More than 800 species of fish call the Sea of Cortez home. (Image: Donna Rockwood)

With each gentle stroke, it was like being transported to a new aquarium. Only this was no aquarium; it was the Sea of Cortez.

No need for dive equipment, several fish were at eye level, even more just feet below. Coral, sea urchins and star fish were more like permanent fixtures in this underwater oasis.

Convict tangs are often found swimming in a group. (Image: Donna Rockwood)

Flame angelfish with their orange and black coloring stood out against the floor of the sea. The Cortez rainbow wrasse is native to the waters of Baja, and can be found as far south as Peru. The long spine porcupine can be hard to spot with its camouflage-like coloring making it easy to blend in with the sandy bottom and light rocks. Guineafowl puffers were hard to miss with their polkadot bodies. Convict tangs are prolific in this part of the world; the black stripes on a yellow-silver body looks like they belong behind bars. A school of what we believe were sardines darted back and forth, shimmering as though they were silver coins.

Flame angels are also poplar in home aquariums. (Image: Donna Rockwood)

Those are just some of the creatures that Donna, Craig and I spent a couple hours admiring earlier this month. At times we could see at least 30 feet down.

On the right of Chileno Beach is a rocky area, with the reef farther out. With so much to see underwater, it was only necessary to look up to make sure my friends were nearby.

The long spine porcupine fish blends in with surrounding rocks and sea life. (Image: Donna Rockwood)

While I got chilled after going out about three-quarters of a mile, there was no need for a wet suit earlier this month. Buoyed by the salt water, it was easy to stay afloat.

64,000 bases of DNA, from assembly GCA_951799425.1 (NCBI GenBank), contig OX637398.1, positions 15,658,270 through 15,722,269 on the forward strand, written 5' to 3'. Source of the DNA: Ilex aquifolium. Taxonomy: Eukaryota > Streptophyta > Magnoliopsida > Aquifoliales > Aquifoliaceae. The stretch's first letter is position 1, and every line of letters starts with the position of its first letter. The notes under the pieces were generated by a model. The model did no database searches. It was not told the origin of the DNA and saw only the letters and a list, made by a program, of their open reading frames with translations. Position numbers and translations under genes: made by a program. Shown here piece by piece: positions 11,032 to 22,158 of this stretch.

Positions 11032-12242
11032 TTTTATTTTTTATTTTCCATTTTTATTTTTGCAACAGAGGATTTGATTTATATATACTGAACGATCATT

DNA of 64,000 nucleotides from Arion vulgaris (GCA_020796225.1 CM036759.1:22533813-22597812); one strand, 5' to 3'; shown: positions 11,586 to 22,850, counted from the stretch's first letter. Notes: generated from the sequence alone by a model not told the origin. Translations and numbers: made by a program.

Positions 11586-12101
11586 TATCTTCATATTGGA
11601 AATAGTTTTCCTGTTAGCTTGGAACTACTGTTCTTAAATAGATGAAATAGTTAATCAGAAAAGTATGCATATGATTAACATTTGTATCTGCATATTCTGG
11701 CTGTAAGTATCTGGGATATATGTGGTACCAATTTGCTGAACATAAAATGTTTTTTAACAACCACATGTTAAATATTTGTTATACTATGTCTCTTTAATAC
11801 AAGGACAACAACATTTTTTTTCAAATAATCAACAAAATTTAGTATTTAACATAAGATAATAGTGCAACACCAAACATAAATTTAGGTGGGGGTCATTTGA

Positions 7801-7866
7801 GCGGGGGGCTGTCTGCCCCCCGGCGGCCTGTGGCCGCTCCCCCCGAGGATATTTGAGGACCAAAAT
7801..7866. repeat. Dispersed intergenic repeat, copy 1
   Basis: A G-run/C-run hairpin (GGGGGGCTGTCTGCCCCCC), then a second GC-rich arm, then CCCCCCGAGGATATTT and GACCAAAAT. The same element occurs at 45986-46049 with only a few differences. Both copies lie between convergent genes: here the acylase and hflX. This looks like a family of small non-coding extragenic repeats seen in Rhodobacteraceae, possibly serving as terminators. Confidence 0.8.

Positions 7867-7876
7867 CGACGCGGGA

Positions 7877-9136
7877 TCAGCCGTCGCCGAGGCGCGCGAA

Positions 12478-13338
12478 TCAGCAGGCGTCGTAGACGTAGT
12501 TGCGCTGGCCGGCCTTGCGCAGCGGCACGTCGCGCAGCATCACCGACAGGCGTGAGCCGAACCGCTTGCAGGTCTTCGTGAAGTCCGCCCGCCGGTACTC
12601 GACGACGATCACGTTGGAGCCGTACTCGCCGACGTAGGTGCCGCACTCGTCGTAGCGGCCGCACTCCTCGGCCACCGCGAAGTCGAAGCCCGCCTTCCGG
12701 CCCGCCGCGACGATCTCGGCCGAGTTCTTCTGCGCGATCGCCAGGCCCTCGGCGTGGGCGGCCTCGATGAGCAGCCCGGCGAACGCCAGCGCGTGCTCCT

From the shore of Chileno Beach it would be hard to imagine what lurks beneath those salty waters. Indicators this is the place to be were the dive boats in the area, along with people who paid someone to bring them via boat to snorkel.

We drove ourselves; signage is good along Highway 1. Parking is free. Plus, we had our own equipment so it was not necessary to pay to play.

Plenty of marine life make snorkeling at Chileno Beach a delight. (Image: Donna Rockwood)

Chileno Beach is along the corridor between Cabo San Lucas and San Jose del Cabo. It’s away from the chaos of the tourist core. It’s also one of the few beaches in the area that is public and swimmable. A roped off area prevents boats from coming in.

Umbrellas, kayaks and other beach paraphernalia are available for rent – but not every day. Restrooms are available, as is an outdoor shower. Food may be purchased at neighboring Chileno Bay Resort. It would be easy to spend an entire day here — on land or in the water.

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